The Divine Providence, Our Lady of the Miraculous Medal and St. Vincent walk before us. I would say that my first and greatest wish is for us to learn to know Jesus and St. Vincent more intensely, and in their works to emulate Vincent as a true ‘mystic of charity’. (Fr. Hugh O’Donnell used this term at our yearly Vice-Provincial retreat that he had lead, and said it was coined by an Italian confrere.)
In my first term, I set some goals like strengthen our presence in ministries in place; to insure that each local community has direct contact with the poor; to help our confreres spread our charism to this part of the world; to organize and “grow” the presence of the Vincentian Family here, to insure the stability and growth of our formation system so we can attract ‘native’ vocations. However, we live in an area where Catholics are a very small percentage and civic and religious realities make it challenging for parochial and pastoral ministry. But, like our men, I believe we have a great contribution to make as Vincentians.
In my second term as Visitor, (which started last year), we are considering to keep strengthening the present ministries among others The Vincentian Harbour Project, ministry to the Catholic foreigner students, Parish mission team and develop some new projects. We are thinking of develop a Vincentian Spirituality Center in the city of Sniatyn where the grave of Blessed s. Marta Wiecka, DC is, to provide programs for pilgrims, our apostolates, the Vincentian family. I would also like to see at one point even many years down the road to strengthen our presence in Russia, as we call it a “mission within a mission”. Of course, doing that involves dealing with complicated civic and religious factors beyond our control, but I still say, let’s try it and see! I also would like to ‘grow’ our Vincentian Family roots to build community, engage in on-going formation, and deepen the bonds of faith and service.
Presently we have ten branches of the Vincentian Family within the borders of the Vice-Province (which include the Ukraine, Belarus, and Russia).
One branch that is fast growing is the Association of the Miraculous Medal. Here in the Ukraine, we have over 2,500 registered members. Through Mary’s intercession, we are gathering young people, families, and new members of the Church into the Association, which, as you know, promotes devotional and service opportunities to the poor in line with our Vincentian charism. Many of our people in the AMM personally attest to the power of the Miraculous Medal in their lives. I see only good things for the growth of the AMM in the Vice-Province, and I believe Mary’s intercession will be essential for future ministries, especially in Russia.
Last but not least, we need to be open to ‘new ways’ of reaching out and serving the poor.
Is there any one great challenge for the future that concerns you?
Well, of course one ongoing challenge is an operational one that every Visitor has to deal with: finances! As a young vice-province with small numbers of Catholics many of whom live in poverty, our resources are slim. So we must depend on financial assistance from the Curia, other provinces, donations, and grants. That is why developing the “Patrimony Fund” is essential for our future. We must have a stable financial base to fund existing works, undertake new ministries, and provide for the formation of our seminarians. We cannot live “hand to mouth’ financially each year if we want to stabilize and also grow in the future.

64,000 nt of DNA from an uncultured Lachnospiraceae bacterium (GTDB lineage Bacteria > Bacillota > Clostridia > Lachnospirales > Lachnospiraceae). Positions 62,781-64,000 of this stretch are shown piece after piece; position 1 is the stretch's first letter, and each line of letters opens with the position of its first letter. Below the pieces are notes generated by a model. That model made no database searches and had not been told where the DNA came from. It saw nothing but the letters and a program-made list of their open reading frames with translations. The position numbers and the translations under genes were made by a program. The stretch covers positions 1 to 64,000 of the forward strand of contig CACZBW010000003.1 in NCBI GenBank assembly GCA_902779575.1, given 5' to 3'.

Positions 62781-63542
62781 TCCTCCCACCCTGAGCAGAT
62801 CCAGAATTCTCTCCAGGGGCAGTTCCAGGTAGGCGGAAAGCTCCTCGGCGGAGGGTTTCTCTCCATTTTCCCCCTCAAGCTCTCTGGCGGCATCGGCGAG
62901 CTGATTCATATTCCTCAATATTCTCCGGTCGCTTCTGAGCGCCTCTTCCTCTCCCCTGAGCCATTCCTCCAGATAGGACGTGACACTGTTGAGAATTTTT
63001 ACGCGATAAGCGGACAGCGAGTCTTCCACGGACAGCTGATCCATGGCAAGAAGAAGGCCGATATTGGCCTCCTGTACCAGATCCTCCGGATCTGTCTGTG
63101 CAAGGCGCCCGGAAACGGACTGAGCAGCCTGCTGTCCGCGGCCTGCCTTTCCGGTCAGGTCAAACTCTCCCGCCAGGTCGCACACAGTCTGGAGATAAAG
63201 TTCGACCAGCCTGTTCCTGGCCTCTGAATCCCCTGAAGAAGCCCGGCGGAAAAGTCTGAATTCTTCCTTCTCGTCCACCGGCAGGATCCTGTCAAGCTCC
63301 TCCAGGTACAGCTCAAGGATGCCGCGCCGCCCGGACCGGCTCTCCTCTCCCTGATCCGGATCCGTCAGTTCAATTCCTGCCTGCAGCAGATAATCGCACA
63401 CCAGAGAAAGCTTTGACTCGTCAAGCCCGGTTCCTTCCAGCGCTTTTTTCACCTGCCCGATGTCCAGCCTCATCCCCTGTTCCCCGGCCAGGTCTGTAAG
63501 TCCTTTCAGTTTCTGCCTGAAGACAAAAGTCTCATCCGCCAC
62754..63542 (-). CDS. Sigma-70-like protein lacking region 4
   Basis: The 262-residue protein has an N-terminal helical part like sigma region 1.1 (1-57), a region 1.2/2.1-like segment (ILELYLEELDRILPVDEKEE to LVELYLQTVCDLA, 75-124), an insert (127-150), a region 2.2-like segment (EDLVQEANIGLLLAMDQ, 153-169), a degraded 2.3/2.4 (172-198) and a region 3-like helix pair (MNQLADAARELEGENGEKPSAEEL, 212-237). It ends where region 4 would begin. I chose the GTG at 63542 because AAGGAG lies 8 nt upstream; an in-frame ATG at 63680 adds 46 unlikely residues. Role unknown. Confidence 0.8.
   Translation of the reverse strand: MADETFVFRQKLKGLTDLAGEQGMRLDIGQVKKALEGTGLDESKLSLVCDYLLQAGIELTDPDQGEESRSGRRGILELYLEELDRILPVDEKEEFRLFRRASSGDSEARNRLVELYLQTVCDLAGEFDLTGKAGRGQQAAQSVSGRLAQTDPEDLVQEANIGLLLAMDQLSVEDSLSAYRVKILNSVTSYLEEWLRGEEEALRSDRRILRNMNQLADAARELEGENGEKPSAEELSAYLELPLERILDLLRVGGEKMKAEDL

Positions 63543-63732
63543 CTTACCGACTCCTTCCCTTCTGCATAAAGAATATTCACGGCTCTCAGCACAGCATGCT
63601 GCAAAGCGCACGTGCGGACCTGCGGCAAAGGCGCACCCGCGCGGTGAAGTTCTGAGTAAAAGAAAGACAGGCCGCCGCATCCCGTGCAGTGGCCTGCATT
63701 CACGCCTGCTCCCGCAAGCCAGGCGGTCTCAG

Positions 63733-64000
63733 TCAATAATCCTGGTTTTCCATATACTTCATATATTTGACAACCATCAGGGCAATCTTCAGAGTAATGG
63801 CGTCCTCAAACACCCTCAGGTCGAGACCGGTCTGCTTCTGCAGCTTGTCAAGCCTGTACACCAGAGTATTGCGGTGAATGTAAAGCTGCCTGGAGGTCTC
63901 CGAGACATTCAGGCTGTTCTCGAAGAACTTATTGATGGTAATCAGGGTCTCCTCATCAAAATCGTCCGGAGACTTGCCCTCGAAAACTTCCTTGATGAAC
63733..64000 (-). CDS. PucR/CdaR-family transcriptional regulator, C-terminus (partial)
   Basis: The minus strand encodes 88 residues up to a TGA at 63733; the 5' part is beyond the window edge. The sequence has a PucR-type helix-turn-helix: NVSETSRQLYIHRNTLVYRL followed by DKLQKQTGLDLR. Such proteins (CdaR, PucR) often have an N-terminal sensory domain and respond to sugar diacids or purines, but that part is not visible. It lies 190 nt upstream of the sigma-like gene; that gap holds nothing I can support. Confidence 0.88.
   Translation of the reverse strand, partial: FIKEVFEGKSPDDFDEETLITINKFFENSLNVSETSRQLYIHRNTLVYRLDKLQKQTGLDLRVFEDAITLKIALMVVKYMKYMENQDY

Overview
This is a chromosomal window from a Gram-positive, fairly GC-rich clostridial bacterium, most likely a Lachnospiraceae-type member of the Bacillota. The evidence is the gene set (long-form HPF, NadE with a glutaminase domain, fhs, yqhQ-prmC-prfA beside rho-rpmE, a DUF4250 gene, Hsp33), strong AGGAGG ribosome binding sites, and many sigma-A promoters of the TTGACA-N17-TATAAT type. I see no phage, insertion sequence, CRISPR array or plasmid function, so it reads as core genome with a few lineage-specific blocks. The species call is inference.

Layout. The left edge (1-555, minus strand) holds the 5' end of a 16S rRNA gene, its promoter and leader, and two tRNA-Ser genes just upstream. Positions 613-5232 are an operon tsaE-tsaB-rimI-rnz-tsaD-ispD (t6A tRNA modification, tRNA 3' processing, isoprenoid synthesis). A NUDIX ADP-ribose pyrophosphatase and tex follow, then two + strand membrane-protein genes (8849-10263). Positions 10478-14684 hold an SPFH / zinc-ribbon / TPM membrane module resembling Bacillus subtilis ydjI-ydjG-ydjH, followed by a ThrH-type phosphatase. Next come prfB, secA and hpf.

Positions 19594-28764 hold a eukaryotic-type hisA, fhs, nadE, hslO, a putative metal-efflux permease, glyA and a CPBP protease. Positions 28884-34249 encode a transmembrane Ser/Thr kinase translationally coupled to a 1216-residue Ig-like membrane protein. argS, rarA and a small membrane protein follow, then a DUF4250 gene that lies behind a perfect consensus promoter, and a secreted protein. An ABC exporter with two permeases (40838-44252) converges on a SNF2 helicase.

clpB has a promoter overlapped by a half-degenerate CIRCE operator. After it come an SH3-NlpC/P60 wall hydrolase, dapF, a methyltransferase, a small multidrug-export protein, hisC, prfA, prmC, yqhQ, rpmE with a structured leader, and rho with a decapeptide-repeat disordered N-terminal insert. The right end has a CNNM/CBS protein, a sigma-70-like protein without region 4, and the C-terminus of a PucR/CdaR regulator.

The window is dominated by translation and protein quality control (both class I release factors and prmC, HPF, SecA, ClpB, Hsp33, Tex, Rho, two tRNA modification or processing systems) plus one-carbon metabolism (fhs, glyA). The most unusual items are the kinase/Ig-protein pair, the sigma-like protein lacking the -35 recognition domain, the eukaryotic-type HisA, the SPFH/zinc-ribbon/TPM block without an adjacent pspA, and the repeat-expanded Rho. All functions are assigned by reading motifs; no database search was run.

So we are always looking for new ways to raise funds, including going to foundations to get grants through V.S.O., etc.
In terms of confreres, what is the makeup of the Vice-Province today?
We are currently twenty-four confreres, where almost half of whom are native to the Ukraine, home of most of our works. Many of our vocations come from the Eastern part of Ukraine known as “Transcarpatia”. It borders with Poland, Slovakia, Hungary, and has been under the domination of empires and nations, including Austria-Hungary and the Soviet Union. I that part of Ukraine we have a community house, mission (in Perechyn) with six parishes.
Currently, we have six young men in formation: three who were recently ordained to the diaconate, two in the novitiate, and one in theological studies. The average age of the confreres here is 44, which is great for us, as it provides vitality to build up the presence of the Church and the Congregation in this part of the world. Most of our men are in pastoral and parochial ministry, but we have confreres primarily involved in other ministries, such as formation, parish mission teams, teaching in the seminary, and direct service to the poor. It is essential we provide excellent initial and ongoing formation so as to constantly guard the depth of our spiritual life, so that we can continue to grow in our Vincentian vocation.
How would you describe the state of the Church in the Ukraine?
Well, historically the Catholic population of the Ukraine has never been big in number, where the Orthodox Church is the majority. This factor along with the Stalin era, Soviet occupation of the Ukraine intensified the reality of the Church as a small minority.
Although the Church here is small, the Diocesan Clergy, men’s and women’s religious congregations, along with the laity are working together to create vibrant, welcoming communities in parishes, as well as in other areas of ministry and service to the poor.
In terms of the external factors of life and ministry here, we find that while it varies from place to place, overall, we have more freedom of movement in the Ukraine than is true in other places.
Lastly, where would you like to see the Vice-Province be five years from now?
Well, of course, five years will be past my time as Visitor. The Divine Providence will guide us. I believe that the intercession of Our Lady of the Miraculous Medal and St. Vincent will do great things for our Vice-Province and the Vincentian Family. I would like see the numbers of vocations not to stop but even increase. I would like for us to keep looking for new signs of the times engaging in the ‘New Evangelization’ and expanding our works for and with the poor. I would like for us, individually and as a Vice-Province, to search for answers what does it mean to be “mystics of charity” and walk towards the goal.